Living with Lung Disease and Diabetes

by | May 23, 2015 | COPD, Lung Disease, Related Conditions

Diabetes mellitus refers to a group of diseases that affect blood sugar, also known as blood glucose, throughout the body. People with diabetes suffer from high amounts of glucose in the blood, which can lead to numerous health complications and unwanted symptoms. Diabetes patients, especially those with type 1 diabetes, have an immune system that poorly fights infections and debilitating conditions. This includes fighting lung diseases.

Lung Disease and Diabetes

As a result of a poorly functioning immune system, people with diabetes are more likely to catch a cold, flu or other illnesses, and the lowered immune system means a longer period of time to recover. This can have a significant impact on blood sugar levels and the overall quality of an individual’s health. Diabetes can contribute to the development of pneumonia, tuberculosis and chronic obstructive pulmonary disease (COPD).

Pneumonia and Diabetes

Pneumonia is caused by an infection, and the consequential inflammation, which puts pressure on the lungs, makes it hard to breath. The most common form of pneumonia is caused by a bacterial infection, named Streptococcus pneumonia. Despite popular belief, pneumonia is not the result of fluctuating cold weather. When diabetes goes untreated, it can lead to the occurrence of severe breathing difficulties in extreme temperatures associated with pneumonia.

Tuberculosis and Diabetes

Tuberculosis is a highly contagious bacterial infection. However, not everyone who gets infected with the bacteria develops tuberculosis. For those of us in the United States, tuberculosis is fairly rare, although cases have been steadily increasing in recent years. The infection destroys the cells it comes in contact with, and this often happens in the lungs. Diabetes and pulmonary tuberculosis can greatly reduce the lung function of an individual.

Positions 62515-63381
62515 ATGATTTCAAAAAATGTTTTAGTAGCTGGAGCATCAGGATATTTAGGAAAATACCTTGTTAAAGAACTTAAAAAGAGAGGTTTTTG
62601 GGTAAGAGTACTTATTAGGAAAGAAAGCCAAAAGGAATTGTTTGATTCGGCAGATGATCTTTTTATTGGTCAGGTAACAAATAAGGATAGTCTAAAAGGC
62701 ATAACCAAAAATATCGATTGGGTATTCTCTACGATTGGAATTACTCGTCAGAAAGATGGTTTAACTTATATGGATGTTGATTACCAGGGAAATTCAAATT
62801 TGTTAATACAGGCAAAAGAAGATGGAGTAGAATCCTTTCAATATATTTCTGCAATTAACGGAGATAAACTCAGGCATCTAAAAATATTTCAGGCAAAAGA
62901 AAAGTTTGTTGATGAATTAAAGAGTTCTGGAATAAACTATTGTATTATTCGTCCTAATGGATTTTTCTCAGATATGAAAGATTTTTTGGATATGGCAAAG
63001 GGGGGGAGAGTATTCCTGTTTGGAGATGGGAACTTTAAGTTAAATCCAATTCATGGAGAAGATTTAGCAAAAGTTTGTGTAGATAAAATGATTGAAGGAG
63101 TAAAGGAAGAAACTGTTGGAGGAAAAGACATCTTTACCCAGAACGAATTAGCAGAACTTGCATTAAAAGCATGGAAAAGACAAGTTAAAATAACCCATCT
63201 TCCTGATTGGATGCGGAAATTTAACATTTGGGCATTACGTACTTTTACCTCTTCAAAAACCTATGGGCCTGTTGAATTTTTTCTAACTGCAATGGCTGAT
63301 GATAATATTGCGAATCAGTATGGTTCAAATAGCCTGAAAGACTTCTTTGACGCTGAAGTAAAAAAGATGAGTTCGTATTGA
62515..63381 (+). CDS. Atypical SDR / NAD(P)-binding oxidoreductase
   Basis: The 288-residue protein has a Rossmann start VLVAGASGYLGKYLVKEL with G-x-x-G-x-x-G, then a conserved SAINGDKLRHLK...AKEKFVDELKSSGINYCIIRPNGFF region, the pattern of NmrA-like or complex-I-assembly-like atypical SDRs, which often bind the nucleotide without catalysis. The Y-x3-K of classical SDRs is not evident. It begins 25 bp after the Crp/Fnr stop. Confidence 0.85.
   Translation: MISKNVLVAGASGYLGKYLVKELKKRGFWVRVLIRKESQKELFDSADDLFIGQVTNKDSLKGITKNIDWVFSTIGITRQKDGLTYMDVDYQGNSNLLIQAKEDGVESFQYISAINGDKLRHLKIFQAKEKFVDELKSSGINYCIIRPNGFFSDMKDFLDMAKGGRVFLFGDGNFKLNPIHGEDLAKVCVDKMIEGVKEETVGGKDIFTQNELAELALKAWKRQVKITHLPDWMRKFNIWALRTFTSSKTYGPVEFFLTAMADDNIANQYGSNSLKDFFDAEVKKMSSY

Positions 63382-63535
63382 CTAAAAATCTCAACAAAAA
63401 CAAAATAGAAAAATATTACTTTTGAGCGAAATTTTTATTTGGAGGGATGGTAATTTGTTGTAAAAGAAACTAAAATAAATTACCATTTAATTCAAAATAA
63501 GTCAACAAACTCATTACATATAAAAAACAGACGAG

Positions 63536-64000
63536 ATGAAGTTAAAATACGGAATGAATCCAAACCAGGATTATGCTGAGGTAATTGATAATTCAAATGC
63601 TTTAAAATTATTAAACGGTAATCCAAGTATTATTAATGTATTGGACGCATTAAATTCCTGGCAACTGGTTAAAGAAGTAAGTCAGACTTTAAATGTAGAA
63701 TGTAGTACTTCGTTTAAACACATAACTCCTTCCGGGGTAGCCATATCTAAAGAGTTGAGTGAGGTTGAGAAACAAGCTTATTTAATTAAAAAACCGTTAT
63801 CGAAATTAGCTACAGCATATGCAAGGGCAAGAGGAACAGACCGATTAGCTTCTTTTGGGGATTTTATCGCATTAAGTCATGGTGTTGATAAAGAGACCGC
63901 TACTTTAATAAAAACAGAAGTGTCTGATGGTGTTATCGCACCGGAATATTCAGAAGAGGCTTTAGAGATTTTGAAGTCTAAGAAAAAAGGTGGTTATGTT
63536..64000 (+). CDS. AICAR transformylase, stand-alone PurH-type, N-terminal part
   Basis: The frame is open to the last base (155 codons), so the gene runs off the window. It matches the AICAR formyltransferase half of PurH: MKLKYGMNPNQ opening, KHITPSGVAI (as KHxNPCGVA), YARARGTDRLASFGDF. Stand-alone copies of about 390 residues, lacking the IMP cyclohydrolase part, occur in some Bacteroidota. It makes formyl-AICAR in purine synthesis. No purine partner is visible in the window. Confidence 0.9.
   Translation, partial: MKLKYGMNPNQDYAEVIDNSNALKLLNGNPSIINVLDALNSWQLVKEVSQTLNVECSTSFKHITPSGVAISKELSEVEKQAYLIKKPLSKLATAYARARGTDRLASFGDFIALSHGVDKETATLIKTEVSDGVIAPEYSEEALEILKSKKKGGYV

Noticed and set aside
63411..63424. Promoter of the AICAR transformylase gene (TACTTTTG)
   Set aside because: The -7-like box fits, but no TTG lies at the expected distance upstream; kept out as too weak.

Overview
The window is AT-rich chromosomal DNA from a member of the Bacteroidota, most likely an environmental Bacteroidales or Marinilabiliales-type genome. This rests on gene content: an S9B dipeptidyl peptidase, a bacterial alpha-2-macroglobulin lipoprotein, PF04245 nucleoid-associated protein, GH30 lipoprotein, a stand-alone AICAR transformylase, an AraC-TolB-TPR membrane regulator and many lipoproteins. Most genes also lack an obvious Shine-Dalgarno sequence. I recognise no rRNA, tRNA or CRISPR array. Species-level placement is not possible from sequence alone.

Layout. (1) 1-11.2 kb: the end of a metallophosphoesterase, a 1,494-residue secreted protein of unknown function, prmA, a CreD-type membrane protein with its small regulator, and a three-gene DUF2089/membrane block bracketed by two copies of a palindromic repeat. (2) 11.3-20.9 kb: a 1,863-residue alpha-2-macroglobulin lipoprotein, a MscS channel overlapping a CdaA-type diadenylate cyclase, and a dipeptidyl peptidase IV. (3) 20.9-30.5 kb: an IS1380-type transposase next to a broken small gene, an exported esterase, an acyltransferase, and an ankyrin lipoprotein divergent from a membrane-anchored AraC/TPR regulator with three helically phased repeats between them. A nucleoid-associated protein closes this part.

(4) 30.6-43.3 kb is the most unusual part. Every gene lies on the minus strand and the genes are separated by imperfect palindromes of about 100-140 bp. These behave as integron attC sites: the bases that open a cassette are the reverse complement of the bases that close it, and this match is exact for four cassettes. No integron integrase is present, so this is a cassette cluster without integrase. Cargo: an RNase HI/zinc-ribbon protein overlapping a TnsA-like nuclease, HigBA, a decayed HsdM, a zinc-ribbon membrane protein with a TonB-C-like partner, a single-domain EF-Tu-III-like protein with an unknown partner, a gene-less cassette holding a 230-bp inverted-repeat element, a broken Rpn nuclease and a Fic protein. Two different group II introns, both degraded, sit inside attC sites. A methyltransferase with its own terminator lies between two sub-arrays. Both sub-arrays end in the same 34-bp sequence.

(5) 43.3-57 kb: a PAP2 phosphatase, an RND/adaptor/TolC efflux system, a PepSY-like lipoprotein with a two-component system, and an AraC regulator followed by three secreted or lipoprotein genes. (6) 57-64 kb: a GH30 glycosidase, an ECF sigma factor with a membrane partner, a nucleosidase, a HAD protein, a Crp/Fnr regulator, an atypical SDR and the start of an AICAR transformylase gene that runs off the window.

COPD and Diabetes

The Effect of Smoking on Diabetics

One of the most general causes of COPD is smoking. Recently, studies have been suggested that those suffering from diabetes can also have trouble breathing. If you combine this with the effect of smoking on the lungs, then the elasticity can be severely reduced. It is this combination that makes smoking so dangerous for diabetics. If you suffer from diabetes or COPD, it is recommended that you talk with your physician immediately about doing a lung function test.

If you or a loved one is interested in learning more about how cells may help treat lung disease, the Lung Health Institute can help. Contact a patient coordinator at 888-745-6697 to find out if this treatment could help you breathe easier.

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